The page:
Cyber-Physical Systems: An Overview of Design Process, Applications, and Security

Cyber-Physical Systems: An Overview of Design Process, Applications, and Security

Lydia Ray (Columbus State University, USA)
Copyright: © 2017 |Pages: 23
DOI: 10.4018/978-1-5225-2498-4.ch016
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Abstract

Pervasive computing has progressed significantly with a growth of embedded systems as a result of recent advances in digital electronics, wireless networking, sensors and RFID technology. These embedded systems are capable of producing enormous amount of data that cannot be handled by human brains. At the same time, there is a growing need for integrating these embedded devices into physical environment in order to achieve a far better capability, scalability, resiliency, safety, security and usability in important sectors such as healthcare, manufacturing, transportation, energy, agriculture, architecture and many more. The confluence of all these recent trends is the vision of distributed cyber-physical systems that will far exceed the performance of traditional embedded systems. Cyber-physical systems are emerging technology that require significant research in design and implementation with a few important challenges to overcome. The goal of this chapter is to present an overview of basic design and architecture of a cyber-physical system along with some specific applications and a brief description of the design process for developers. This chapter also presents a brief discussion of security and privacy issues, the most important challenge of cyber-physical systems.
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1. Introduction

Advances in digital electronics throughout the last few decades have resulted in an explosive growth of embedded systems. There is a growing trend of systems with embedded wireless sensors and RFID (radio-frequency identification device) devices that can communicate with other systems such as smartphones over the Internet. These autonomous systems are capable of collecting and processing an enormous amount of data within a very short time. This characteristic is unmatched by a corresponding increase in human ability to consume information (Rajkumar et al., 2010). At the same time, there is a growing need for integrating these embedded devices into physical environment in order to achieve a far better capability, scalability, resiliency, safety, security and usability in important sectors such as healthcare, manufacturing, transportation, energy, agriculture, architecture and many more. The confluence of all these recent trends is the vision of distributed cyber-physical information distillation and control systems of embedded devices that will far exceed the performance of traditional embedded systems (Cyber Physical Systems, n.d.; Lee & Sheshia, 2011; Rajkumar et al., 2010). Figure 1 demonstrates everything about CPS in a nutshell.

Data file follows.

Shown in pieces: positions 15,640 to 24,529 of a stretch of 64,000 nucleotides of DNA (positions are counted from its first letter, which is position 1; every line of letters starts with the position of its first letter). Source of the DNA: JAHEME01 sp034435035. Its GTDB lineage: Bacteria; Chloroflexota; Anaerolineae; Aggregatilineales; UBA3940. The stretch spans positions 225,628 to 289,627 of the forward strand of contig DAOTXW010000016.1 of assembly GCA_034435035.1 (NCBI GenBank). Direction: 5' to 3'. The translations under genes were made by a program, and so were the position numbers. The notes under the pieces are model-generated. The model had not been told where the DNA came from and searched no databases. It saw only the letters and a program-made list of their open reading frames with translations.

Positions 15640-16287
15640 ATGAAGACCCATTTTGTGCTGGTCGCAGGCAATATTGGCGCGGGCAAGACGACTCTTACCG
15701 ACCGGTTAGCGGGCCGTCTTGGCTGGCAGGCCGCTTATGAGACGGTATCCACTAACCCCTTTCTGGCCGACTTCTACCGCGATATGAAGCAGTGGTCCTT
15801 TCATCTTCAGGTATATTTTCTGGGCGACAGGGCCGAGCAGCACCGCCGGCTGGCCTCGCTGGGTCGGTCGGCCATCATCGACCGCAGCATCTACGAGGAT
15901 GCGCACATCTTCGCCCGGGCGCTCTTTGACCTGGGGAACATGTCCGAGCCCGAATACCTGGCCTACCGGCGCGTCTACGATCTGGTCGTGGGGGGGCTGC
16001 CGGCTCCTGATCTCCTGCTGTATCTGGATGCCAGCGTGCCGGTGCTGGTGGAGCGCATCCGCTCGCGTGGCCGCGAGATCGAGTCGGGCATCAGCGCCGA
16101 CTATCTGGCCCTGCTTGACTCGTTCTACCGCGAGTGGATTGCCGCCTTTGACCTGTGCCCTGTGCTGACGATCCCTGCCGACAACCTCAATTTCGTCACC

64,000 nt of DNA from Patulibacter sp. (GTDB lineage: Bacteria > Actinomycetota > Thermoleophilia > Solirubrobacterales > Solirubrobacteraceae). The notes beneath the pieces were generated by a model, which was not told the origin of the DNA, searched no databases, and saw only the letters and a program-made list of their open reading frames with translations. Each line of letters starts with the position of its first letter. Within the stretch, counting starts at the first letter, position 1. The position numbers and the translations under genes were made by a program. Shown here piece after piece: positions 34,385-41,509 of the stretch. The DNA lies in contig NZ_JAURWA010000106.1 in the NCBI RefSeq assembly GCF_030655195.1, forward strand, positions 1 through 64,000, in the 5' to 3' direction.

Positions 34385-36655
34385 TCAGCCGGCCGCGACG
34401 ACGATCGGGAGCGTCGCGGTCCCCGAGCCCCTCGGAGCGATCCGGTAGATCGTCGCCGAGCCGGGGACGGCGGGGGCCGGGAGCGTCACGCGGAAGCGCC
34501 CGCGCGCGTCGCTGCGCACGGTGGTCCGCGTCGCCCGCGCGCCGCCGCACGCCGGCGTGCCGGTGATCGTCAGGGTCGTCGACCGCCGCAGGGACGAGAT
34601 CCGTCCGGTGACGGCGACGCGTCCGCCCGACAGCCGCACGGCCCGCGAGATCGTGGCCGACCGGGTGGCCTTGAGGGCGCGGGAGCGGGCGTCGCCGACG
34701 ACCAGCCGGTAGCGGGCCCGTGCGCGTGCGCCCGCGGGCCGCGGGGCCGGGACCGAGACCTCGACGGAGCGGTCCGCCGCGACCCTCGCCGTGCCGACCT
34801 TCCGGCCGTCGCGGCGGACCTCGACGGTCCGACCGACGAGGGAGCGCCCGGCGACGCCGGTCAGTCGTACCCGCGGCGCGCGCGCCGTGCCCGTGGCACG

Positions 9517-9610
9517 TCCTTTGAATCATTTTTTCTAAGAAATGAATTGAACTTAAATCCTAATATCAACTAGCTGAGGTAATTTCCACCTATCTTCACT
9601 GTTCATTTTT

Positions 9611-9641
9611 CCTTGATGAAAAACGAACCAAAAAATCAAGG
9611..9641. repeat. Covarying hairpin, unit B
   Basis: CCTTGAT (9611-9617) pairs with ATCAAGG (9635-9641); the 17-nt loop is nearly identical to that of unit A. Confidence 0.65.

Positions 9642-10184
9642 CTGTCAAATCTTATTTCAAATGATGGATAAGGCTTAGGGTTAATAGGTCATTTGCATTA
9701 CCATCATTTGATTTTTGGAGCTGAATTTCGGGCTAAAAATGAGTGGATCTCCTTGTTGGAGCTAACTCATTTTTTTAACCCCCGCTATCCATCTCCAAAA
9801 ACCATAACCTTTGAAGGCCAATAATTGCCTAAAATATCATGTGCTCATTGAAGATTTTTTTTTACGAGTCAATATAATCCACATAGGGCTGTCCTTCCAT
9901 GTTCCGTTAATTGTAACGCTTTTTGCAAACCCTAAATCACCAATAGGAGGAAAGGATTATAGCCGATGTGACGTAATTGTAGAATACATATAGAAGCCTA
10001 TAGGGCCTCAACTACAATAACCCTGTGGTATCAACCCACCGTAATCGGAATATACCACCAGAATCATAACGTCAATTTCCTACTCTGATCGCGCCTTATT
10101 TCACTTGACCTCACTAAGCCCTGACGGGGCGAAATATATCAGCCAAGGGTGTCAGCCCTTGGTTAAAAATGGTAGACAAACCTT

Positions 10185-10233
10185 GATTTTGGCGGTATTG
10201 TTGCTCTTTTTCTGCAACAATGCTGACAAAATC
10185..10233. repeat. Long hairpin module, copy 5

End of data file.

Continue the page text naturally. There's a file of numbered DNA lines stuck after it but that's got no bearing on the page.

Cyber-physical systems (CPS) are “physical and engineered systems whose operations are monitored, coordinated, controlled and integrated by a computing and communication core”, as defined by Rajkumar et al. (2010). As the name suggests, a cyber-physical system has two components: a physical component and a cyber component. The cyber part of the system consists of sensors, computers and network devices which monitor and control activity of the physical component with feedback loops (Cyber Physical Systems, n.d.). The goal for the CPS designers is to seamlessly integrate physical processes with software applications and networking, building on the existing technology of embedded systems.

Figure 1.

CPS in nutshell

(Source: Venkatasubramanian, 2009)

Cyber-physical systems are emerging technology, which is currently in the development phase requiring significant research work for resolving a number of key challenges. Cyber-physical systems belong to the discipline of engineering and computer science with a strong foundation of mathematical abstractions. Mathematical abstractions have been used for modeling physical processes as well as for developing algorithms and programs for cyber applications for centuries. While mathematical abstractions for modeling physical processes focus on system dynamics, mathematical abstractions for algorithms and programs focus on processing data, abstracting away a few core physical properties such as passage of time. The key challenge of designing and implementing cyber-physical systems is to seamlessly integrate mathematical abstractions for physical processes and virtual (cyber) processes.

Cyber-physical systems have applications which are mission critical and/or safety critical. In fact, the need for mission-criticality and/or safety-criticality is one of the main aspirations for the vision of cyber-physical systems. However, because CPSs are distributed systems communicating over local area networks and the Internet, these systems are subject to many different cyber crimes and targeted cyber attacks, thus facing a great risk of performance and safety violations. A substantial amount of research has been done on cybersecurity and there exists well developed security mechanisms for digital devices. CPS researchers face the challenge to find ways to integrate these already existing security mechanisms in the design of a cyber-physical system.

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